There are events in life that touch our sensibility more deeply than others. It’s the way it goes.
I’ve always had a strong attraction and a fond connection to Japan. Its food and sense of design. Its people and scenery. I have many great Japanese friends. All special. And although I have not yet been to Japan, I’ve always had the dream to visit.
Today, of course, it’s impossible not to feel sad for what happened to the country and its people. I cannot imagine what it must feel like. I also know that now that I am myself a mother, I feel even more deeply touched.
The work involved to help might feel out of reach. But yet there are little things we can do. Because everyone deserves to have a roof above their head; food to eat and water to drink; a family and friends to turn towards and love.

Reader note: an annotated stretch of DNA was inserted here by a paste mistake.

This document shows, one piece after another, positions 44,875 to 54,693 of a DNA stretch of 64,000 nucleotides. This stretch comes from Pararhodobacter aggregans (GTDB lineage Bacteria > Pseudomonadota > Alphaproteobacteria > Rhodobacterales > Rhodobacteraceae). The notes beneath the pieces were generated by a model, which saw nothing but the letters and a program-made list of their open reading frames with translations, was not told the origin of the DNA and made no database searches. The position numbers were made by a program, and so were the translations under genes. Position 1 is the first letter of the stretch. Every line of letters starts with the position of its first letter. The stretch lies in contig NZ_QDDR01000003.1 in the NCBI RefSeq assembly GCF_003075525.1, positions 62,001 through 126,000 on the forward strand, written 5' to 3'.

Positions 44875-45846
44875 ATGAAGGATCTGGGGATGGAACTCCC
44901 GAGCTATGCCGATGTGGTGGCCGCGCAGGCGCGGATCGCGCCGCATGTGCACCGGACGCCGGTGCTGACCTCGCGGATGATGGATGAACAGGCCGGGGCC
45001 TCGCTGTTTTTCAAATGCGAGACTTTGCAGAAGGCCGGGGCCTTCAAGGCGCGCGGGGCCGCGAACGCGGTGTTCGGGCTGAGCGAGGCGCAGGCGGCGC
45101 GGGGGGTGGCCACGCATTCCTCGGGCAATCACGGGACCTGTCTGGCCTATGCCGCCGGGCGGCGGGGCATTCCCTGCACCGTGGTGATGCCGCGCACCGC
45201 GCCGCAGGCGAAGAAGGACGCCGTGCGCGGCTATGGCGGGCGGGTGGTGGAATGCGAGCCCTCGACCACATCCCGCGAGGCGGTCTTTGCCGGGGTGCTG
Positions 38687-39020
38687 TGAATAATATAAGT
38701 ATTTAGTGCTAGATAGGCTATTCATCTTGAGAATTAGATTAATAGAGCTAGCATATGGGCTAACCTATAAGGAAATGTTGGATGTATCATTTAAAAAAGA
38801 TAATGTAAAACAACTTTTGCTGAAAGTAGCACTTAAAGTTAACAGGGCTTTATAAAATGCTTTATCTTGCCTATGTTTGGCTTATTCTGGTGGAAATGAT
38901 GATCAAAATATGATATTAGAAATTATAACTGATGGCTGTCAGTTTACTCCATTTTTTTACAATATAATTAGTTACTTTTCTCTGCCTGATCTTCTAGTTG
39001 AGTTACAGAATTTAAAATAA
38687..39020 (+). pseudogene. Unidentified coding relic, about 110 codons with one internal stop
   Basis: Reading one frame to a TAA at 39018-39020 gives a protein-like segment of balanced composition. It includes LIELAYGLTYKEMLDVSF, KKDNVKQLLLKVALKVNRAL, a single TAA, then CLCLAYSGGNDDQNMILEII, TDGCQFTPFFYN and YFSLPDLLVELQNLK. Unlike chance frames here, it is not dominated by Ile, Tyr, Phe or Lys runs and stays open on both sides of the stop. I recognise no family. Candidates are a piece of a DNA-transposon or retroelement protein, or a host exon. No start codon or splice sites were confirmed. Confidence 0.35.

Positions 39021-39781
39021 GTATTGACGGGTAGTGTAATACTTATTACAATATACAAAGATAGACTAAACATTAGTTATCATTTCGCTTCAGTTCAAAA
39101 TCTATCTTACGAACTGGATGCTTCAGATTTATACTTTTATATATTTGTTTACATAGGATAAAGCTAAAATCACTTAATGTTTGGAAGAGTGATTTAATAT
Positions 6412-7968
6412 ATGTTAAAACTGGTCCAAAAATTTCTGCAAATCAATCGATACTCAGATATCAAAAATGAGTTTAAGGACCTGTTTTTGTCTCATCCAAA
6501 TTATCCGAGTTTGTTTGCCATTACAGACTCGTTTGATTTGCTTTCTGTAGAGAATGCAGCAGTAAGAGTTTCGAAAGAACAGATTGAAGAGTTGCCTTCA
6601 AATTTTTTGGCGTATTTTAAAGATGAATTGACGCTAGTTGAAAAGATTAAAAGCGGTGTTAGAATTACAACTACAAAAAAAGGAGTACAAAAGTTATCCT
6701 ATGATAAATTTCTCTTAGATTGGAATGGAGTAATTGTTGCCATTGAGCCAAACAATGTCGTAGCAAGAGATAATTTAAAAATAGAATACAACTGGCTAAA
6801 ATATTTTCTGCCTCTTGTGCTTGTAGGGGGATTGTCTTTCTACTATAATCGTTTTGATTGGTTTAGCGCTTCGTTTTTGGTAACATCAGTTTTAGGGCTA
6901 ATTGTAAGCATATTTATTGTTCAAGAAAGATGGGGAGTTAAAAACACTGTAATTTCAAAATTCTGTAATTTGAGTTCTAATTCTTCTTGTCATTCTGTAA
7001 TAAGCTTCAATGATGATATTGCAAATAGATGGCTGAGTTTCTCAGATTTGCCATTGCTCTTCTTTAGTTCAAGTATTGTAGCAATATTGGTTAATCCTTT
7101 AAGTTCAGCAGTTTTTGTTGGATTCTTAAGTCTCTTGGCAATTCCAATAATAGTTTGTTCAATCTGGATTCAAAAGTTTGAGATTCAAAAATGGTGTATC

It’s something important.
Something simple we can do.
I would like to clarify something because I realize that sometimes, people read more in what is written than there is:
Someone sent me an email this morning that read like this:
“Today I read this in your post about Japan…
I also know that now that I am myself a mother, I feel even more deeply touched.
I am happy you are so happy in your role as a mother, but please do not assume that those of you with children can feel more deeply than those without. Loss, devastation, empathy, and grief are human emotions. For better or worse. For better or worse.”
This was my response:
“This is not what I am saying or writing. You are reading something more in it. I certainly know that grief is not conditioned by being a mother. And that people without children experience grief too. But I do know however that indeed, now that I am a mother, there are new emotions I didn’t have the same way before. So I am simply talking about my personal experience. Everyone has his or hew own experience of life. And I am writing about mine.”